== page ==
Sharon I. Richie, PhD | Director, School of Nursing
I first met Nicole DiDomenico, our director of NU VISIONS Abroad (NUVA), walking from the dining facility in the Wise Campus Center. What I first heard was, “We need faculty advisors to accompany students on our overseas trips.” I immediately raised my hand and said, “I will go.” I did not know where, when or how. I just knew that I was being called to serve.
Nicole quickly arranged for a briefing to give me the details of the trip, the preparation needed and the steps to select the right mix of students to participate. Our job was to perform a community needs assessment of a small Philippines village recently hit by a typhoon during an 18-day trip from December 24, 2014 to January 10, 2015. Selecting students was a great competitive process, where each applicant offered a five-minute presentation to trip advisors. To my delight, we selected students majoring in nursing (senior Michelle Weaver and first-year student Corrine White), architecture, engineering, management, biology, computer science, criminal justice and international studies. Our student-advisor group then met over the course of eight weeks every Friday night for two hours of rigorous study. We worked to better understand the culture and Filipino language, to conduct team-building exercises, to designate team member leadership roles, to identify donations we could take to the village, to learn how to pack for three weeks in one carry-on bag and to identify our individual and group strengths.
Our stateside contact, United Planet in Boston, helped to smooth the way with State Department alerts, as well as security and medical clearances. “We Spark Action” served as our on-site coordinators and the first welcoming faces we saw when we landed in Cebu for our one night at what we later called the “Hotel Ritz” — a hostel with bunk beds and 15-20 people to a room. After our one night of rest, we headed to our host village of Kawit in vans for a four hour drive, passing through towns that were intact or showed much devastation. Kawit village leaders who were to work with us for the next two weeks met us at their small community center. They welcomed us with food and a dance performance by some of the older students from the area.
The sequence of our work was much the same as US Special Forces arriving in a foreign land: First win the hearts and minds of the children. Then the families. Last, the other adults in the community. Our team focused first on the children, and we provided craft classes and outdoor sports. Within minutes, we were in love and could identify many of the children by name. After a few days we were split into two groups, one for construction (to rebuild the ceiling of the community center) and the second to learn and practice the women’s livelihood skills (canning vegetables and sewing unique dusters). Once we bonded with the elders of the community, we invited all to attend the formal community needs assessment and participate (in small groups) to gather data about their needs, wants and assets.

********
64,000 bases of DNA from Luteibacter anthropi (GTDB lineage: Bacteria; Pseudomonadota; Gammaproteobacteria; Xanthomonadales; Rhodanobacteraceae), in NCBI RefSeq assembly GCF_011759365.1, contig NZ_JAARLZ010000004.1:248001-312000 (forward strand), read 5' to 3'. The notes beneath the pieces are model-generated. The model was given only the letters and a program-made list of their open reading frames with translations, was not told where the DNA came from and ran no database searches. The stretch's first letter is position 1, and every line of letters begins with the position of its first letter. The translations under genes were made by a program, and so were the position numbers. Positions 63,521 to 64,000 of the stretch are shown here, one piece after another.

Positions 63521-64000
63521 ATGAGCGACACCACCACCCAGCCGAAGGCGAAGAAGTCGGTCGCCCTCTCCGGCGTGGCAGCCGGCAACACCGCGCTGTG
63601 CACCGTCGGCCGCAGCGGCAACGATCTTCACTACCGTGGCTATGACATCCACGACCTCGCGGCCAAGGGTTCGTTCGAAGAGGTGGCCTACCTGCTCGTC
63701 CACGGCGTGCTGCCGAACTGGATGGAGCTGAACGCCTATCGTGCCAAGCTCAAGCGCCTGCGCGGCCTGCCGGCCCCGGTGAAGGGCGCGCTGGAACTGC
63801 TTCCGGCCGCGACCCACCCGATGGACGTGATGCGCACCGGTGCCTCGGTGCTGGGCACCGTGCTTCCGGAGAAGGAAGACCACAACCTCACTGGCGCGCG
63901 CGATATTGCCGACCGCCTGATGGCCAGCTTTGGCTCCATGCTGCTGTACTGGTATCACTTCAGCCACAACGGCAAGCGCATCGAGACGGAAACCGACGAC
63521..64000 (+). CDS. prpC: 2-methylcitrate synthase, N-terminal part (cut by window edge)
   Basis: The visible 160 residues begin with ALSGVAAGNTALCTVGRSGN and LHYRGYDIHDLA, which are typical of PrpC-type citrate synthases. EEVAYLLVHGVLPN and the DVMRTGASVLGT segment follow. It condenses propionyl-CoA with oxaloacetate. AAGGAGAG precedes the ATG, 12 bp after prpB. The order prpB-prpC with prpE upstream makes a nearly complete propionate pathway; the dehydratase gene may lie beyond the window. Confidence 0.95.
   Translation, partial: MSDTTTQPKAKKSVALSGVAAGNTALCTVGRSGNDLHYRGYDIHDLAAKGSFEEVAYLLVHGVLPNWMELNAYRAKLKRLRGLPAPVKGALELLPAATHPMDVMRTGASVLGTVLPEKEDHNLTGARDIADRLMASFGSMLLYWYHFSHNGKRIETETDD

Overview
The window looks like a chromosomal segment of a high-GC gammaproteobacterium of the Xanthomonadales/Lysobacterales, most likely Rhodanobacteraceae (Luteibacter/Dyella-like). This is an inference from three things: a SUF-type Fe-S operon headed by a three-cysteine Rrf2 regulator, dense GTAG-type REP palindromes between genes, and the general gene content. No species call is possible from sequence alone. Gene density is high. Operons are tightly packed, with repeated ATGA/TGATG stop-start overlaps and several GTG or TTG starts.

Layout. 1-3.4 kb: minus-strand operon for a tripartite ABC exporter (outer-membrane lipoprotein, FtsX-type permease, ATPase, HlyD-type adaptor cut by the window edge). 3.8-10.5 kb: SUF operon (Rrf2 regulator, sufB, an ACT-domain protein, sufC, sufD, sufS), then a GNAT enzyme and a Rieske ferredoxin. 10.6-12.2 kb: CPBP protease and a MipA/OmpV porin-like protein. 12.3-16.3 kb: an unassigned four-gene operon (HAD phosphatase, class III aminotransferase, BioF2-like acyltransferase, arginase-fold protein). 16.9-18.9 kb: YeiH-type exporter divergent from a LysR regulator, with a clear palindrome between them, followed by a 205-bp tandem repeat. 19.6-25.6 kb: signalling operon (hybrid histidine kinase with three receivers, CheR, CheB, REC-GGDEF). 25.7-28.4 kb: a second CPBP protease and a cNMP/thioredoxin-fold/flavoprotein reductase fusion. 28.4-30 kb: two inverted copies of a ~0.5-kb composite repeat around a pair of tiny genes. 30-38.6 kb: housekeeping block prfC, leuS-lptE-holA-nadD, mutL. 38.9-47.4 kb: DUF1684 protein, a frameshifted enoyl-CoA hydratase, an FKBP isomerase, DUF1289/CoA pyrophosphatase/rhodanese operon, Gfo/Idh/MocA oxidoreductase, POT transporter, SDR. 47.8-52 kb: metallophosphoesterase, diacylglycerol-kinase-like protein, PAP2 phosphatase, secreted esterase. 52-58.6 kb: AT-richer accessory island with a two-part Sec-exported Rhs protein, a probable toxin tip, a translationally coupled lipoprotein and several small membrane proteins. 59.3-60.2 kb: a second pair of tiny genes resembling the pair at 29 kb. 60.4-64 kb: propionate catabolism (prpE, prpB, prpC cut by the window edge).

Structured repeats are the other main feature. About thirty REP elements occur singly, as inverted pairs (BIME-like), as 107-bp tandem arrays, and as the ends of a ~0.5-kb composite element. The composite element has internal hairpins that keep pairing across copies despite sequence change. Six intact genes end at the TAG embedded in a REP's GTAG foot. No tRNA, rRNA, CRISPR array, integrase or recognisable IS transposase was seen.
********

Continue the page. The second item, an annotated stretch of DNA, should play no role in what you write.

When all of the groups reported in, they helped us to prioritize their needs and determine what we could do within our four-year project window. The first priority was to build a new multi-purpose hall. This new center would not only serve as a meeting space for several community organizations, but as the only library in the village. It would also double as an emergency evacuation center when needed. The second priority was to address the inability to provide immediate healthcare in the wake of more anticipated typhoons. With only eight appointed healthcare workers (like nursing assistants) in the village, residents wanted emergency medical training and the tools to then train others.
Each day Michelle, our senior Norwich student nurse, acted as our medical officer. So we lined up for sick call when our stomachs started to roll, we had bites of unknown origin and when we stayed in the sun too long without hats and sunscreen. Corrine, our first-year Norwich student nurse, was our strongest construction worker amongst the women and was requested daily to join that team. As nurses we saw the poverty in the housing, dress and nutritional needs of the residents of Kawit. More important is that we saw the warmth, support and love shown to each other and to us.
We look forward to the coming years to help our Kawit partners build a larger community center and expand their knowledge of first aid and CPR so that they can take care of themselves.
When we returned to Cebu City for our flight to Manila, we were privileged to tour two hospitals, meet with the directors of two nursing schools and receive invitations to return and partner with them for advanced clinical experiences with our students. Needless to say I left the Philippines with a full heart for the individual service I could provide and for the future opportunity to return with my Norwich University student nurses to help them become world-class, global nursing leaders.